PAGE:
The rise of the part-time CEOs

Working part time doesn't mean you're not ambitious, you're not up for promotion, or you're on the "mummy track".

by Kate Bassett

Part time has an image problem. It’s still seen as a nice-to-have concession made for working mums or a low-paid, menial career option. There’s an assumption that part-time workers lack commitment. And they’ll never make it to the top.

That’s wrong, says Karen Mattison, co-founder of Timewise and the Power 50 list, which showcases the UK’s most senior part-time and flexible workers. Mattison points to government figures which reveal that around a quarter of Britain’s workforce now work part-time – and around 850,000 are in the higher income bracket, up 10 per cent on the previous year. Meanwhile, instances of flexible working being offered in senior-level job ads has trebled in the past five years.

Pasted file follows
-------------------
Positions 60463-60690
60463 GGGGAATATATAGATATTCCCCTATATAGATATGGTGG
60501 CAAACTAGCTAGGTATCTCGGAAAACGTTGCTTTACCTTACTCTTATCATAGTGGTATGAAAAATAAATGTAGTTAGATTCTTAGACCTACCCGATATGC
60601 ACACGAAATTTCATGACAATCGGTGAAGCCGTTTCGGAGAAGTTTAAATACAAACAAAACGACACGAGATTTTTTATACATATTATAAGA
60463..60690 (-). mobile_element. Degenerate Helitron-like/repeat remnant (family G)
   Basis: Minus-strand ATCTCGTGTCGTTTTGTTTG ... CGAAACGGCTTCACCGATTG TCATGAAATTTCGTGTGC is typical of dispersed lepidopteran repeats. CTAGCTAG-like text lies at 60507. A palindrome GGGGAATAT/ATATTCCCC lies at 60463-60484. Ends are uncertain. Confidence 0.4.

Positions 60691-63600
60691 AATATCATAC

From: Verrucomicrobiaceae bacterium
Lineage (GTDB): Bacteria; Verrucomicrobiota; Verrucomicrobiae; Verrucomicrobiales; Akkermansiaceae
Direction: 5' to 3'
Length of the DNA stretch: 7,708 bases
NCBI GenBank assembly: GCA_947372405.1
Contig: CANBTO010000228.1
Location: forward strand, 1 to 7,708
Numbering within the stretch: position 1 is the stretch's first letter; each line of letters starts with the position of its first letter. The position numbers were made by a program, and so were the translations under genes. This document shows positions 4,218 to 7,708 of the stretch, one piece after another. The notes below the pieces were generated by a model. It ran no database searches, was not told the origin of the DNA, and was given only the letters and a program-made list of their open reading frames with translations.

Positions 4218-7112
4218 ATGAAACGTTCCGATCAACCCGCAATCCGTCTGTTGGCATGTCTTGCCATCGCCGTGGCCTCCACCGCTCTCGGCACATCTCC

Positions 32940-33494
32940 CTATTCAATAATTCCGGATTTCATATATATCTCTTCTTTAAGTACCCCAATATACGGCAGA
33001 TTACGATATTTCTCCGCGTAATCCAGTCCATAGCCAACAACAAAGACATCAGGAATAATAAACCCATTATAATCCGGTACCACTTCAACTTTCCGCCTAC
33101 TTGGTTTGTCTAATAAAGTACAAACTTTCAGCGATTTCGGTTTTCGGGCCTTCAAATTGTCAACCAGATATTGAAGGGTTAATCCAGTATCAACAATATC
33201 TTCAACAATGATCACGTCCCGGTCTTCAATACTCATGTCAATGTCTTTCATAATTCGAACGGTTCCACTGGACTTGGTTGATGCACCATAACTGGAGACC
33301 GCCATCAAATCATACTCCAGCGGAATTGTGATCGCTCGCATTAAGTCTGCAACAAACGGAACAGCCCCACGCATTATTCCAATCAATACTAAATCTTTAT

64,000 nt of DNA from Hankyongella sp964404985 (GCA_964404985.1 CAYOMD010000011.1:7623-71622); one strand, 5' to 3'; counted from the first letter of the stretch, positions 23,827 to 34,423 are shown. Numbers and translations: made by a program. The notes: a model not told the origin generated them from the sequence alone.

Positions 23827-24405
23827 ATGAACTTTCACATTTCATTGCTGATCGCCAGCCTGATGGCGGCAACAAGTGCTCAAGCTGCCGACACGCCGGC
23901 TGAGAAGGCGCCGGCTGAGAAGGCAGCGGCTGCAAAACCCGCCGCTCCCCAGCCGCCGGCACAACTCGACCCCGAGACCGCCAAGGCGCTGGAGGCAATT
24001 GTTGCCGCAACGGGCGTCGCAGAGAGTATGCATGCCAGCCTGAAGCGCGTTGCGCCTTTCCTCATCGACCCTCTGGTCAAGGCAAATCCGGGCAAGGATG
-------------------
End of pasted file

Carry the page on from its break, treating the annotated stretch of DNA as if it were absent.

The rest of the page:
"Power part-timers are on the rise," she says."There's a growing army of ambitious, high-performing business leaders working part time, proving that flexibility and ambition are not mutually exclusive."

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